BANGKOK (AP) — World stocks markets fell Wednesday, with trading thinned by year-end holidays and mixed economic news out of the U.S. and Japan.

Benchmark oil hovered above $101 per barrel while the dollar fell against the euro and the yen.

European stocks dropped in early trading. Britain’s FTSE 100 fell 0.2 percent to 5,501.25. Germany’s DAX was 0.9 percent lower at 5,839.98 and France’s CAC-40 lost 0.4 percent to 3,092.01. Wall Street also appeared headed for a lower opening. Dow Jones industrial futures rose 0.2 percent to 12,199 while SP 500 futures dipped 0.3 percent to 1,256.60.

Earlier in Asia, trading was subdued, as it typically is between the Christmas holiday and New Year’s.

Japan’s Nikkei 225 index fell 0.2 percent to close at 8,423.62. Hong Kong’s Hang Seng Index fell 0.6 percent to 18,518.67, while South Korea’s Kospi lost 0.9 percent to 1,825.12. Australia’s SP ASX 200 lost 1.3 percent to 4,088.80. Benchmarks in Singapore, Taiwan and Indonesia were also lower.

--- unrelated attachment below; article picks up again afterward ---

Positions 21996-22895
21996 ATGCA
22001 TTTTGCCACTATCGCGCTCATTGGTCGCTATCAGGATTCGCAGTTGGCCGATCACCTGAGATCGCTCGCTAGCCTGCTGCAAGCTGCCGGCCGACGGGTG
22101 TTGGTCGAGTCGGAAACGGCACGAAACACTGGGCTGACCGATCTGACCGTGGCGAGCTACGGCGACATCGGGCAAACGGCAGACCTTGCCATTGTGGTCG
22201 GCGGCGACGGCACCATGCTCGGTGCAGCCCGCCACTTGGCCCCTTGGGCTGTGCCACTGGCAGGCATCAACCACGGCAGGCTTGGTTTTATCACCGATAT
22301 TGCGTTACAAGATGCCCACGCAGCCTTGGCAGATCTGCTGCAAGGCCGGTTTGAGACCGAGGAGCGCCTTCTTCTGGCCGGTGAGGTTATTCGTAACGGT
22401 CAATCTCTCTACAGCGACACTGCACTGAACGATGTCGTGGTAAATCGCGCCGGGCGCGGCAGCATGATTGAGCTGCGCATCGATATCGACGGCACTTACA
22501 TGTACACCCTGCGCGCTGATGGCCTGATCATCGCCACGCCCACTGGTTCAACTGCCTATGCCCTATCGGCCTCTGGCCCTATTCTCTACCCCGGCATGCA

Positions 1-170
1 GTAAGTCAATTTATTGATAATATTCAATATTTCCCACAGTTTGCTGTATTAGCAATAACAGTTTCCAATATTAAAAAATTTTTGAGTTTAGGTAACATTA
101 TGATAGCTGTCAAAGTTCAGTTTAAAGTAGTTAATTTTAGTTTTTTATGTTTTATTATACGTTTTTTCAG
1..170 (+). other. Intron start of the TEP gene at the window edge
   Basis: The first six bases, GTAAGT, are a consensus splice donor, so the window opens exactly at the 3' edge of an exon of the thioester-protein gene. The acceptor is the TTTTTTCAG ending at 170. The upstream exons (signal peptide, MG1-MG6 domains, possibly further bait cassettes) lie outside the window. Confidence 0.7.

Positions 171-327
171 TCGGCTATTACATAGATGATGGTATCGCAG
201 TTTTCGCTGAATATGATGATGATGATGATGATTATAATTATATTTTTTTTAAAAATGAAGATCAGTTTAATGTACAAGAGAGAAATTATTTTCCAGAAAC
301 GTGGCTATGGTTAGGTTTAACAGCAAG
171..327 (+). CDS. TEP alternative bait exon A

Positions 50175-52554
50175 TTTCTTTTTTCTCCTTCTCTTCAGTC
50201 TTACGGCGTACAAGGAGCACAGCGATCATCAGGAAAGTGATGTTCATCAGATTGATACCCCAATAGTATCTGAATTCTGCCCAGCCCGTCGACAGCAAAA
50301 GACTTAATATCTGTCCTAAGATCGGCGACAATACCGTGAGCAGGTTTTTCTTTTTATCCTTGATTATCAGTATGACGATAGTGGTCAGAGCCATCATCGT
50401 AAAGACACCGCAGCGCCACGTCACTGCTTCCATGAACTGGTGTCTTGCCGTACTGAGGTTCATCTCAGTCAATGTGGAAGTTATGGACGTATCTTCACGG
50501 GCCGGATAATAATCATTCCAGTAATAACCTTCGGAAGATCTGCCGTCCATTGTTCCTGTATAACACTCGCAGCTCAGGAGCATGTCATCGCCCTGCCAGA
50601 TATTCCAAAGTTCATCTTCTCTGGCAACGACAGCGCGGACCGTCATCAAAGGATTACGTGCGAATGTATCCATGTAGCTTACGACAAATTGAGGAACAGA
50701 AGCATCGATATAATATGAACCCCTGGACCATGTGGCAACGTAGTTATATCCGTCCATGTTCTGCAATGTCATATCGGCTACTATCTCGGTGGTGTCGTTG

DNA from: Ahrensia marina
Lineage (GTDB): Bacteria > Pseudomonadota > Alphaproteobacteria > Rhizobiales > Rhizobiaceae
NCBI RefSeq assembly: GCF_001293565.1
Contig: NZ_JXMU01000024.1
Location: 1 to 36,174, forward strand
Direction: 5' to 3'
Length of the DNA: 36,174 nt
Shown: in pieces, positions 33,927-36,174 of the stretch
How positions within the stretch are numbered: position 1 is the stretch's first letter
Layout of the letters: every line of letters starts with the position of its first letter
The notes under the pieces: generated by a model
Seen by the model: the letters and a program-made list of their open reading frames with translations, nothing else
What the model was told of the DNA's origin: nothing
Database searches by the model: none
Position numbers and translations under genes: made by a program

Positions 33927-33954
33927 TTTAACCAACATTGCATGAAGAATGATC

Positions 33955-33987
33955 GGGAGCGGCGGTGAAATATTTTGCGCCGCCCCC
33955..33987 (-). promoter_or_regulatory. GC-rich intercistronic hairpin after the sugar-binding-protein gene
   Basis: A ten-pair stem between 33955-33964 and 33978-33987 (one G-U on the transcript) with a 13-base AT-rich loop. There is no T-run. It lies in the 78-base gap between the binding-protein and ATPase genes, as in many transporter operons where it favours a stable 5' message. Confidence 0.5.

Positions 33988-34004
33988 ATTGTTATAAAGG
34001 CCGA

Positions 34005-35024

Japan’s industrial output dropped a seasonally adjusted 2.6 percent last month — the first decline in two months. But the negative news was mitigated by expectations of rebounding manufacturing and production this month and next, which helped to mute stock market losses.

The Shanghai Composite Index reversed course after early losses, rising 0.2 percent to 2,170.01. But the smaller Shenzhen Composite Index sank 0.5 percent at 849.76.

Some investors were “dumping shares” because Beijing has failed to take steps they expected to stimulate slowing economic growth, said Peter Lai, investment manager for DBS Vickers in Hong Kong.

“Some investors believed there would be a reduction in interest rates or the bank reserve ratio. But this hasn’t happened,” Lai said.

Tokyo Electric Power plunged 11.8 percent, a day after Japanese Industry Minister Yukio Edano suggested that the embattled utility be put under temporary state control and warned the company against resorting to electricity bill hikes.